Amid threats from the mayor of Paris to sue Fox News for “insulting” it’s image, Nigel Farage has stepped forward to fan the flames over the ongoing “no-go” zone row.
The channel landed in hot water for suggesting France is a hotbed of areas including popular tourist spot Place de la Republique and Boulevard de Magenta near major train station Gare de l'Est where non-Muslims dare not enter.
Speaking to CNN on Tuesday, Mayor Anne Hidalgo said: “When we’re insulted and we’ve had an image, then I think we’ll have to sue, I think we’ll have to go to court, in order to have these words removed.”
But while Fox News has apologised “to the people of France and England” for the claims, Farage has argued the matter is simply down to a “matter of semantics.”
“The French are always sensitive to criticism especially from America. It’s a matter of semantics. I’ve heard French politicians use the term no go zones.
“The point is whether it is the correct phrase there’s a massive problem with lack of integration in French cities.
“I am not in the least bit surprised by it [the threat to sue]. Most people will look at this and find it incomprehensible.”
Hidalgo said: “The image of Paris has been prejudiced, and the honour of Paris has been prejudiced. And I think in the great discussion of truth everyone is to play its role. And we’re going to have to be realistic and put things as they are.”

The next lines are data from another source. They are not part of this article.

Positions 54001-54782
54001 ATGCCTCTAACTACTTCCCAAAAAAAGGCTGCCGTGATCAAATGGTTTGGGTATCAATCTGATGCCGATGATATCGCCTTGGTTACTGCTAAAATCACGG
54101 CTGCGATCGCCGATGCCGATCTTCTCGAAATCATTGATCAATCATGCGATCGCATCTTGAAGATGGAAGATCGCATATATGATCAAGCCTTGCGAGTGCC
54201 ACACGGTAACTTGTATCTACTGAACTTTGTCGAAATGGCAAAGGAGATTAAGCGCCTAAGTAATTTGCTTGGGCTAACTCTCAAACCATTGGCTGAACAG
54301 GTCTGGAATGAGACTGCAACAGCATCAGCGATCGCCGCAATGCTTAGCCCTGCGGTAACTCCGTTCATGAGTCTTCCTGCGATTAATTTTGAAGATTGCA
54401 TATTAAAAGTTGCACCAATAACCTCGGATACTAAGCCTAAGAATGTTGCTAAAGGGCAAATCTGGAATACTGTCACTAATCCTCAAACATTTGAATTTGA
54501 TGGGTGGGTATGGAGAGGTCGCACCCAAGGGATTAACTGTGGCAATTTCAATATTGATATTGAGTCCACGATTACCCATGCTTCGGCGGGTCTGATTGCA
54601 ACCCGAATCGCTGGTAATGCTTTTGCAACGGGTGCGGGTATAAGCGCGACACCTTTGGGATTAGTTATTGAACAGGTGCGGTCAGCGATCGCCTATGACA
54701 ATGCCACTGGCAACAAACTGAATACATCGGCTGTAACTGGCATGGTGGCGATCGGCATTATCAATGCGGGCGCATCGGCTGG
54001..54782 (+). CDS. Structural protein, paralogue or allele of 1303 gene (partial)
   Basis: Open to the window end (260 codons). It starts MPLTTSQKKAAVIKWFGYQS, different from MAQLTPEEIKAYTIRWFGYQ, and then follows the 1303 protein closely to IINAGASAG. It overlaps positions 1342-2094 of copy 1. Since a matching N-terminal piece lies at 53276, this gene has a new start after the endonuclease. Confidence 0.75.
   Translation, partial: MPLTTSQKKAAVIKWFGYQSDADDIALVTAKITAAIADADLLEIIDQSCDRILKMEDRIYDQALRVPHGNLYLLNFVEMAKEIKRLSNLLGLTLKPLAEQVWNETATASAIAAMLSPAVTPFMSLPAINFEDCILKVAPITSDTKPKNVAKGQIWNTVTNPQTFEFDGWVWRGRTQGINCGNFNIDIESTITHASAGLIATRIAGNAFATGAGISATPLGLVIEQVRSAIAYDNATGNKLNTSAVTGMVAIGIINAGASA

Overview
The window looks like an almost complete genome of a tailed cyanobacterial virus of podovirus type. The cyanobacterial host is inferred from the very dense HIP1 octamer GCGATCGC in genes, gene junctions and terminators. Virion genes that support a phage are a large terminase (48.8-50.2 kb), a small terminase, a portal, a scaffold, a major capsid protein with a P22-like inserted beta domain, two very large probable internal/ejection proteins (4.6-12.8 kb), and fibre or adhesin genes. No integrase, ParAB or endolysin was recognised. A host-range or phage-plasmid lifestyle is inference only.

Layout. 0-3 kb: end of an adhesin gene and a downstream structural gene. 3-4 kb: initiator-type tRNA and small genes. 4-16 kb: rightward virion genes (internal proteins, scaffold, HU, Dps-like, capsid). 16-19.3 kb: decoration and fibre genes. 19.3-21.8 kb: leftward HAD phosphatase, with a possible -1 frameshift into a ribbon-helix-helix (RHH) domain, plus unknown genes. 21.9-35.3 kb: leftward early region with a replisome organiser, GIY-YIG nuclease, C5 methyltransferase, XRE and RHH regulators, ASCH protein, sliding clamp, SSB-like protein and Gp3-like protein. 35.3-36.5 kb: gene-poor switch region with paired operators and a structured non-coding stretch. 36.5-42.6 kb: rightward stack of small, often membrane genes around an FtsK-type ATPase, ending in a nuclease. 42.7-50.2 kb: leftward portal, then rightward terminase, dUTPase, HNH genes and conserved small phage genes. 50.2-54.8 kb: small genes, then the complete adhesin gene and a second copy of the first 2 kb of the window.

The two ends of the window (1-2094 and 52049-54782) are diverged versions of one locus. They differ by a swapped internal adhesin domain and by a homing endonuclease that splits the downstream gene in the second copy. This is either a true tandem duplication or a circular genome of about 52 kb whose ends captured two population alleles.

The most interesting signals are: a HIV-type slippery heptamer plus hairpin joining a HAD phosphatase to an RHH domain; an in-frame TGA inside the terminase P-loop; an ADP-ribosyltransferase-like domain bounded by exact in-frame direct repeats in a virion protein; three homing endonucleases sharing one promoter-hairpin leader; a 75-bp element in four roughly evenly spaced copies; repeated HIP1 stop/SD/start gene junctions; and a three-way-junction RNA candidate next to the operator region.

Responding to Hidalgo, Fox News has said: “We empathise with the citizens of France as they go through a healing process and return to everyday life. However, we find the Mayor’s comments regarding a lawsuit misplaced.”
Hannity asked: "Why would France, or another other country, allow Muslims who have come into the country to basically take over portions of that country? It seems like madness to me."
"It isn't just France," Farage said. "We've got no-go zones in most of the big French cities, we’ve been turning a blind eye to preachers of hate, that have been coming here from the Middle East and saying things that the rest of us would be arrested for."
Despite Fox’s apology for using the phrase – and an apology from guest Steve Emerson who claimed “there are actual cities like Birmingham that are totally Muslim, where non-Muslims just simply don’t go in”, Farage is not alone in feeling adamant the term should still stand.
In spite of being repeatedly challenged by CNN reporter Max Foster, Jindal stuck to his guns, stating: “Look this is not a question, I know the left wants to make this into an attack on religion and that’s not what this is. What we’re saying is it’s absolutely an issue for the UK, it’s absolutely an issue for America and other European and Western nations.”